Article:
本文術前術後案例照，為手術醫療資訊介紹分享，其治療效果會因個人 體質 與 術後保養 而有異。
Facelift alone for round face patients often yielded an unideal cosmetic outcome, therefore, according to previous experience, it is more desirable that surgeons change bony structure ahead of performing facelifts in those patients with a protruding mala or widened mandible[1, 2, 4]. Reduction malarplasty alone for wide face patients has found an incidence of soft-tissue sagging and cheek descent postoperatively, and in our practice, these patients usually seek for further facelift 6 months after previous bone surgery.
Aging in the middle and low face area is associated not only with soft-tissue drooping but also with the widening of zygoma and mandible, and descent of the malar area[5, 6]. These all provide insufficient facial projection and result in an old-looking and unattractive face. That is why an effective facial rejuvenation cannot be achieved by simply a facelift, especially in Asians with a wide zygoma projection or prominent mandibular angle.
Besides, compared to Caucasian, Asians tend to have congenital lateral hooding of upper eyelid related to downward eyebrow ridge, contributed to an aging and less attractive facial appearance (Fig. 1), and in those severe cases (Fig. 11), the shaving of supraorbital ridges should be applied. Some of these cases were found with no improvement after mistakenly operated with several times of blepharoplasty under illusion to improve lateral hooding.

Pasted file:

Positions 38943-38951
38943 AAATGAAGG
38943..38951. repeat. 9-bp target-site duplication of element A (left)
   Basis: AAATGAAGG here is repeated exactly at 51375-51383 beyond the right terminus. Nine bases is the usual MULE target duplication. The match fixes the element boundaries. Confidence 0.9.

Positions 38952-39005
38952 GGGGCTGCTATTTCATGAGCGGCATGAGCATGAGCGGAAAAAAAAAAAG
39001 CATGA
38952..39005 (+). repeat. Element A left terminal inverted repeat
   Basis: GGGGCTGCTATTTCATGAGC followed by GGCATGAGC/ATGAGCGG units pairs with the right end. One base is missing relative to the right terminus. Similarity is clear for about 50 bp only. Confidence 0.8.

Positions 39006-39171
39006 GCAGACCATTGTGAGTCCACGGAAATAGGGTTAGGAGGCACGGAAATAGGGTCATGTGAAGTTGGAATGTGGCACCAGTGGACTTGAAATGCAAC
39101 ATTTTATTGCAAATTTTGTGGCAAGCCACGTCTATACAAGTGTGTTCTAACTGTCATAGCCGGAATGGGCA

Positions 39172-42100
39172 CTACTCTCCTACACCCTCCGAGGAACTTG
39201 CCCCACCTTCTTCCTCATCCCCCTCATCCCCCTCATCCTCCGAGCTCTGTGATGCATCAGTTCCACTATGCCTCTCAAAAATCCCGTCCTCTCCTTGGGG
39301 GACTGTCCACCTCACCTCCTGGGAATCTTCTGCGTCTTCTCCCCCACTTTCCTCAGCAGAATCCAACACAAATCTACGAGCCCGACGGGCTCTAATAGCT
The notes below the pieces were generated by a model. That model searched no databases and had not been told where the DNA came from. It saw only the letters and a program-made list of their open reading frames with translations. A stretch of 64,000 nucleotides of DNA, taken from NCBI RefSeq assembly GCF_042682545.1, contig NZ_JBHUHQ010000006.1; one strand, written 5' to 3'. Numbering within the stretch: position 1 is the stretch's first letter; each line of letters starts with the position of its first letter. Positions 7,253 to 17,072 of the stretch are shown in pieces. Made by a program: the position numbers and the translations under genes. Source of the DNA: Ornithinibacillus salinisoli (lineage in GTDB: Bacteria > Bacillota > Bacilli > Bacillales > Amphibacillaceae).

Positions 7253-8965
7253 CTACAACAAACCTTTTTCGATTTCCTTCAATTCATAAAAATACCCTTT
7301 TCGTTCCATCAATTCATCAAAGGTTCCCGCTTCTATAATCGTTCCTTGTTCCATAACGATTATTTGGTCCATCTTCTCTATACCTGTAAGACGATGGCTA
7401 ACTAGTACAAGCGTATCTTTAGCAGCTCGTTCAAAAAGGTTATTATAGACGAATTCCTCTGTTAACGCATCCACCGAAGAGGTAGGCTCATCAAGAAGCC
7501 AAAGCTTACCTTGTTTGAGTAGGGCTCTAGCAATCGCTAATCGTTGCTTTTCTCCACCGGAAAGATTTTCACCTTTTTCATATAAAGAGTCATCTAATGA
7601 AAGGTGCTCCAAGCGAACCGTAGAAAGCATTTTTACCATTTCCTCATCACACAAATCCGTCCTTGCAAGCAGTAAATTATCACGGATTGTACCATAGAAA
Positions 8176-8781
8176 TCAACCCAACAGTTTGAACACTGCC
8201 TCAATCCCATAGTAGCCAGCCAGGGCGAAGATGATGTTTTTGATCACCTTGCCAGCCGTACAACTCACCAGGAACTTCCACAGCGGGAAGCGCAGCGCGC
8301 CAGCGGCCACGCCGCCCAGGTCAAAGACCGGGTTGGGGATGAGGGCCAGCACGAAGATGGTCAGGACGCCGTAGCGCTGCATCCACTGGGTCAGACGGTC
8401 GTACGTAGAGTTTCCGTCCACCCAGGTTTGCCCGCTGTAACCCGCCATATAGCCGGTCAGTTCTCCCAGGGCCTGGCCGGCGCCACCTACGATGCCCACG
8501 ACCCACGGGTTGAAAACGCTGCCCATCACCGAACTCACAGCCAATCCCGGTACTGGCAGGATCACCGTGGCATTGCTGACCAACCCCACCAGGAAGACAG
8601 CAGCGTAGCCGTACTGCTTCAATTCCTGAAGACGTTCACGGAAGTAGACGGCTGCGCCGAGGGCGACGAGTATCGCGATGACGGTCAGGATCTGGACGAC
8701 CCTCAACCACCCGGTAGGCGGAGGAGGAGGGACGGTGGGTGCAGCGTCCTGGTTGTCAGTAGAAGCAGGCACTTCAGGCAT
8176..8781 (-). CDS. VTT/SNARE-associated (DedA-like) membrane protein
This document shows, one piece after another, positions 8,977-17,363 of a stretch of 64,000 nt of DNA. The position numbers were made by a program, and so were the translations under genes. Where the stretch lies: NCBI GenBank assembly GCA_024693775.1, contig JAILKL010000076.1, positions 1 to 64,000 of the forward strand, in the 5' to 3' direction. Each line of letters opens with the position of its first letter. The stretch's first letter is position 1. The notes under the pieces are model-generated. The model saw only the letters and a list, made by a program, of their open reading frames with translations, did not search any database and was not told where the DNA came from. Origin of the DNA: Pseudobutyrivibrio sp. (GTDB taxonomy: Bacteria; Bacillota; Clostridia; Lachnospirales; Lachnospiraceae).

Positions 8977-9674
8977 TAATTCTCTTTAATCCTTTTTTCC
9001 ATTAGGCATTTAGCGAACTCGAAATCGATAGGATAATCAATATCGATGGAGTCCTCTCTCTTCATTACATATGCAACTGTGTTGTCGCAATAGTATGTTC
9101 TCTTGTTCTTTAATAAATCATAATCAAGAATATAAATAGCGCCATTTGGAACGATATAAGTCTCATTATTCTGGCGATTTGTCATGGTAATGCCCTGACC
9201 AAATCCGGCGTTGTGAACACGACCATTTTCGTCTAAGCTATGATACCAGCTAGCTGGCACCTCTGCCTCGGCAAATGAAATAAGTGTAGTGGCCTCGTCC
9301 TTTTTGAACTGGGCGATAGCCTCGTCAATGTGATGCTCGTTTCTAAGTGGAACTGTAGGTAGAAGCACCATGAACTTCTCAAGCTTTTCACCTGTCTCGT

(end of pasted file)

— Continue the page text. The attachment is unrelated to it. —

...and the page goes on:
Facelift and bone contouring are two time-consuming surgeries with different lengthy incisions (external facelift incision v.s. intra-oral bony reduction incision), blood loss in bone reshaping, enhanced swelling, are often performed as two separate procedures.
Few articles mentioned simultaneous facelift and facial bone contouring before[1, 3]. For zygoma reduction and midface lift, Baek and Lee, in 2009, demonstrated malar repositioning through bicoronal approach, dissection under the temporoparietal fascia, osteotomy with bone fixation and a simultaneous periosteal midface lift and forehead lift. In 2016, Zou and Wang further exhibited multiple-incision simultaneous intra-oral reduction malarplasty with transverse temporal incision cheek-lift, and described Baek’s method of having the advantage of wider operative field and easier conduction of a forehead lift, but overly traumatic for those who did not require a forehead lift and had the shortcomings of longer operative time and longer scalp scar. In author's opinion, Baek’s method fails in complete exposure of zygoma, hence results in the inconvenience of hemostasis and precise bone fixation. Zou and Wang’s method of intraoral and external facelift incisions had sustaining problems of long operative time, incomplete vision of the surgical field, increased blood loss and postoperative swelling, intraoral infection, as well as oral intake discomfort.